4k Resolution ~ Tech-o-meter

Thursday, June 13, 2013
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4K resolution, a deeper look




Resolution is so under appreciated in today's technological consumer market, and many people take it for granted. But why? Why do people pass over resolution stats for complete raw power? They say the human eye can see 80GBs worth of data in a single frame at any given moment. A computer can only display about 4GB-6GB. We're advancing fast, and I bet if I surveyed my community only 30% would know what 4K actually related to.

"What is 4k?" "Uhhh.... the amount of bonus in your salary?"
4k is indeed the next step, up from 720p, 1080p, 1440p, but it is definitely not the most advanced step. 8K resolution is double what 4K is, and offers a stunning amount of definition to TV's. Of course 4K is defined in terms of resolution differently then the other's. It's measured by the amount of pixels displayed horizontally.

The first issue I'd like to note is price. You'll notice in the picture below that you can't find a single monitor under $3,000. This technology is so fresh that either one of two things are keeping the prices inflated.

  1. Manufacturing process is still a very expensive process currently.
  2. The market is very very small.

Click to view


Practical Uses

Currently, the only practical use for a 4K Monitor/TV/Projector/Whatever is if you have money and you have absolutely no clue what to do with it. With those prices, it's very difficult to find the value in having an extremely high resolution monitor/TV.

How does this affect gaming resolution?

Alright if you're actually considering buying three 4K monitors for surround gaming, or even one monitor for gaming, then you need to donate at least 5 dollars to this page right now (Just kidding it's entirely optional). But in all seriousness let me break down the price for you to run this setup for gaming.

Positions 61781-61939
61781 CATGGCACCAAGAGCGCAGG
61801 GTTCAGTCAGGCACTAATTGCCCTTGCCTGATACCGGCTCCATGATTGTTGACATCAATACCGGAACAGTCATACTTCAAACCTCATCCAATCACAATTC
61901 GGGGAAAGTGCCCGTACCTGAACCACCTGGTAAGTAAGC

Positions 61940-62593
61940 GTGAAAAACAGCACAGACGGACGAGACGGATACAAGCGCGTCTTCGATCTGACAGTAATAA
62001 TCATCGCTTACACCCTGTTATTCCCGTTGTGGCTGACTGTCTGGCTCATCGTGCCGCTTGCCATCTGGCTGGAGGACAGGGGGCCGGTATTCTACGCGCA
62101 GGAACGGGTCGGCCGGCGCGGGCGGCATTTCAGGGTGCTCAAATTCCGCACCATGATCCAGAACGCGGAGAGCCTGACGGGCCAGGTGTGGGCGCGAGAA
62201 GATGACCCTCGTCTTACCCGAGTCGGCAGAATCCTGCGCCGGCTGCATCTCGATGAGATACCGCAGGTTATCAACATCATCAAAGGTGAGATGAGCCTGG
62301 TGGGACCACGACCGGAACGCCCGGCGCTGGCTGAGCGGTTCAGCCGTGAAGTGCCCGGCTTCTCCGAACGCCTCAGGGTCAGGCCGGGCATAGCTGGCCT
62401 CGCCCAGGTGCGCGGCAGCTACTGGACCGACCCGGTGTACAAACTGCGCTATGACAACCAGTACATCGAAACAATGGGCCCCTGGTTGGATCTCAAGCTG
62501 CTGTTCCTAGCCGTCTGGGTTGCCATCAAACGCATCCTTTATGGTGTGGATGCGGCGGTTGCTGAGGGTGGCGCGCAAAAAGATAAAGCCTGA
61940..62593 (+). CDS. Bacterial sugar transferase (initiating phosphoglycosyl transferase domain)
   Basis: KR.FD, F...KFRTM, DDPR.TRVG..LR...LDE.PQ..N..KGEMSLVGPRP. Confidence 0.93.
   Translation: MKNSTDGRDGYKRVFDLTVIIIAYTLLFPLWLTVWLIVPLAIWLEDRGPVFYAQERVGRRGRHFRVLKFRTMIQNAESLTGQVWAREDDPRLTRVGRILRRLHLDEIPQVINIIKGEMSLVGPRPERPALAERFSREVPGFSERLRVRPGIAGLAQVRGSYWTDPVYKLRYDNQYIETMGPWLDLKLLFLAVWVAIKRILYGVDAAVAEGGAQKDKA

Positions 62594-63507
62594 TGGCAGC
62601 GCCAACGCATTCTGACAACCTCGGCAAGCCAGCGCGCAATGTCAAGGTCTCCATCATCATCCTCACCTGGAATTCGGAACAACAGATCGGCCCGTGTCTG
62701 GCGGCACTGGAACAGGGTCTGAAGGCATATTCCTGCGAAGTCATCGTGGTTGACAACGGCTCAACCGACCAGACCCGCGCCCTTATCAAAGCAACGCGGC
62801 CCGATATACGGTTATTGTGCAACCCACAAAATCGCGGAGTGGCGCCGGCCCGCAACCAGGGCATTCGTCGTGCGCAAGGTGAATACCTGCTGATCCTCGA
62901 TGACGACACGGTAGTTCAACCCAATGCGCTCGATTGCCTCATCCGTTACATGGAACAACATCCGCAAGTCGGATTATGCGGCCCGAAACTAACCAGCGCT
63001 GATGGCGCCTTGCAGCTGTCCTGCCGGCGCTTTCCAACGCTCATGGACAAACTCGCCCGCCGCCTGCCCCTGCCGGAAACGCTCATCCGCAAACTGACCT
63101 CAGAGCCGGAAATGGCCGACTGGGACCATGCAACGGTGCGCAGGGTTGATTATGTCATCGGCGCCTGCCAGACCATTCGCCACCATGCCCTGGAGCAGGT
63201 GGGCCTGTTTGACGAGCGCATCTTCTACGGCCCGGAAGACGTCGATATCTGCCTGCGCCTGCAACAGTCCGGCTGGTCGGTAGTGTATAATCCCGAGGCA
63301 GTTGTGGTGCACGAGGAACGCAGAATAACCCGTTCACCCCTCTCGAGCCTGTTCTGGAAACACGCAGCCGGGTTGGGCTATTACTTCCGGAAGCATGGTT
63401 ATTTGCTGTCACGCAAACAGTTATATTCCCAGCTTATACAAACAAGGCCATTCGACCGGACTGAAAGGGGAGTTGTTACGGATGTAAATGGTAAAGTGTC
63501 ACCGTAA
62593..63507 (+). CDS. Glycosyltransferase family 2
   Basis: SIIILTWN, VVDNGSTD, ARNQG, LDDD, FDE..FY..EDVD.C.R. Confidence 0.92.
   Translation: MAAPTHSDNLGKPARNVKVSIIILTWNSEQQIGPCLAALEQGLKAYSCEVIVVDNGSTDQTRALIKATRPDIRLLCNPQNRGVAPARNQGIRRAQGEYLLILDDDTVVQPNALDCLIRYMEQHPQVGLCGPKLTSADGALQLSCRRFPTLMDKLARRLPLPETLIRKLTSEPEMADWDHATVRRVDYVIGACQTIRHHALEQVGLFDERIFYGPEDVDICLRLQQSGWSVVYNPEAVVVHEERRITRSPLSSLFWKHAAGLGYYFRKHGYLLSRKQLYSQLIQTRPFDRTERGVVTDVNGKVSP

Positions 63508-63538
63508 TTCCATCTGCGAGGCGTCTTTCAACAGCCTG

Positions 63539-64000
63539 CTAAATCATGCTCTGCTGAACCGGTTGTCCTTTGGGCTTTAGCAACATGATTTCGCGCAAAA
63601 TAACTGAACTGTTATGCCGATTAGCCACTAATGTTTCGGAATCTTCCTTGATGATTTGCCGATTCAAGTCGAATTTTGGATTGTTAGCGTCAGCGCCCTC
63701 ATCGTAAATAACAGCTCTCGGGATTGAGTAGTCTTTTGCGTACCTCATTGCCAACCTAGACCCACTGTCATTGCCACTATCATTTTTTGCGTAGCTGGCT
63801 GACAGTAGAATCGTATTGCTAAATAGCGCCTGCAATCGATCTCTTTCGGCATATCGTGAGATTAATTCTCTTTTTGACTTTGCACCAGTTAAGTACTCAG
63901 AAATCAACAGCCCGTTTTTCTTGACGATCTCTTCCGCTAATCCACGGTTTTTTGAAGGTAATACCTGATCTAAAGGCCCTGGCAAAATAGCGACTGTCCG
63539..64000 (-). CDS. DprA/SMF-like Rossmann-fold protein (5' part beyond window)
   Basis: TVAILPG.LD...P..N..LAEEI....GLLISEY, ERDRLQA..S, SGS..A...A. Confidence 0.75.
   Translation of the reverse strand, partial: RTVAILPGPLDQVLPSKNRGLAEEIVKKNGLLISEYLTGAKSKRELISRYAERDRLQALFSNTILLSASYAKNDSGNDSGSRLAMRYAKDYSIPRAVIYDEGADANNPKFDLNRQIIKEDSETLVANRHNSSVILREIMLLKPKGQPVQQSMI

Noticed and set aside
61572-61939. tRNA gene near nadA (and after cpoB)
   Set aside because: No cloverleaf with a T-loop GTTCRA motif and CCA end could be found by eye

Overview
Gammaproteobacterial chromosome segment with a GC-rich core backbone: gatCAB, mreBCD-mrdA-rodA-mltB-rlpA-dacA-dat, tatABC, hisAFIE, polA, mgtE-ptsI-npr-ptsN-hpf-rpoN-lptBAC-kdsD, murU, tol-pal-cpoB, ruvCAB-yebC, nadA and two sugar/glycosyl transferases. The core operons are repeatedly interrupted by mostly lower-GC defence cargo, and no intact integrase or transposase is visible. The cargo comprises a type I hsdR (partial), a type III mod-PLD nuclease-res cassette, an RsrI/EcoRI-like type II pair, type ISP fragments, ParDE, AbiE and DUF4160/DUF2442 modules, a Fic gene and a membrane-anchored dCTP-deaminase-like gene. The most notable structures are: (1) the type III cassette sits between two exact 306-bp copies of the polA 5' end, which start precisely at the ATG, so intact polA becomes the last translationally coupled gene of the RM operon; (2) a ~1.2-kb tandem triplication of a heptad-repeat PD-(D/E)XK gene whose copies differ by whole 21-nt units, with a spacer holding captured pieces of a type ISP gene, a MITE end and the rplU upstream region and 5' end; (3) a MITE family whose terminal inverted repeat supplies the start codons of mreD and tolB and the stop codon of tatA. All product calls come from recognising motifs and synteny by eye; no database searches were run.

• 4K Monitor $3k (times three if you want to run surround)
  • AMD HD 7970 $499 at LEAST (times three if you want to run surround)
  • GTX Titan $1000 (times two if you want to run surround)
If you do get this setup, I'd appreciate you sending me a video of some games just to see how smoothly it runs and how much detail goes into the resolution. However, be prepared to spend at least 2-3 grand on hardware alone.

How does this affect TV?

First of all, if you're thinking of buying a 4K resolution TV, congratulations. I had the pleasure of being graced by a 4K resolution television when I was walking into frys one day. The video that was being displayed was a tour of a bowl of fruit (I don't know why either). That was probably the most beautiful piece of fruit I've seen on a television screen in a while. They zoomed in on a strawberry and I was able to see the hairs on the strawberry clear as day. The definition was absolutely astonishing, if you haven't seen one then I highly recommend finding a demo in a place near you.

New car? or 4K resolution television.
See those prices? Those are absolutely insane. That is decent used car pricing territory, and some of those are priced as high as a brand new BMW 5 series.

Issues.

There is no media playback for 4K. Meaning if you were to buy a movie in 4K and wanted to play it on your blu-ray player, chances are you wouldn't be able to. However there are a limited amount of blu ray players that are actually able to do this. For streaming on the internet, youtube actually has the availability of offering 4K streaming. However, the extra bandwidth might prove to stressful for most connections to display them at comfortable rates.

Final Thoughts

So for the average user, is the 4K resolution worth it? Absolutely not. If you plan on buying a TV bigger than 80 inches and you actually have the cash to spend, then yes 4K is probably there resolution you want to be at. But 1080p will look great up to 80 inches, and 80 inches is plenty humongous. 4K is mainly targeted at those who would like a home theater type of setup. In modern computers we're still amazed with the absolute definition we can pull from a 1440p monitor.

Until prices drop you shouldn't see too many 4K resolution TV's or monitors being put out. I suspect that buy 2016 all infrastructure of most technology will be changed to accommodate such advancements as 4K

Okay, but can you drive it to work?


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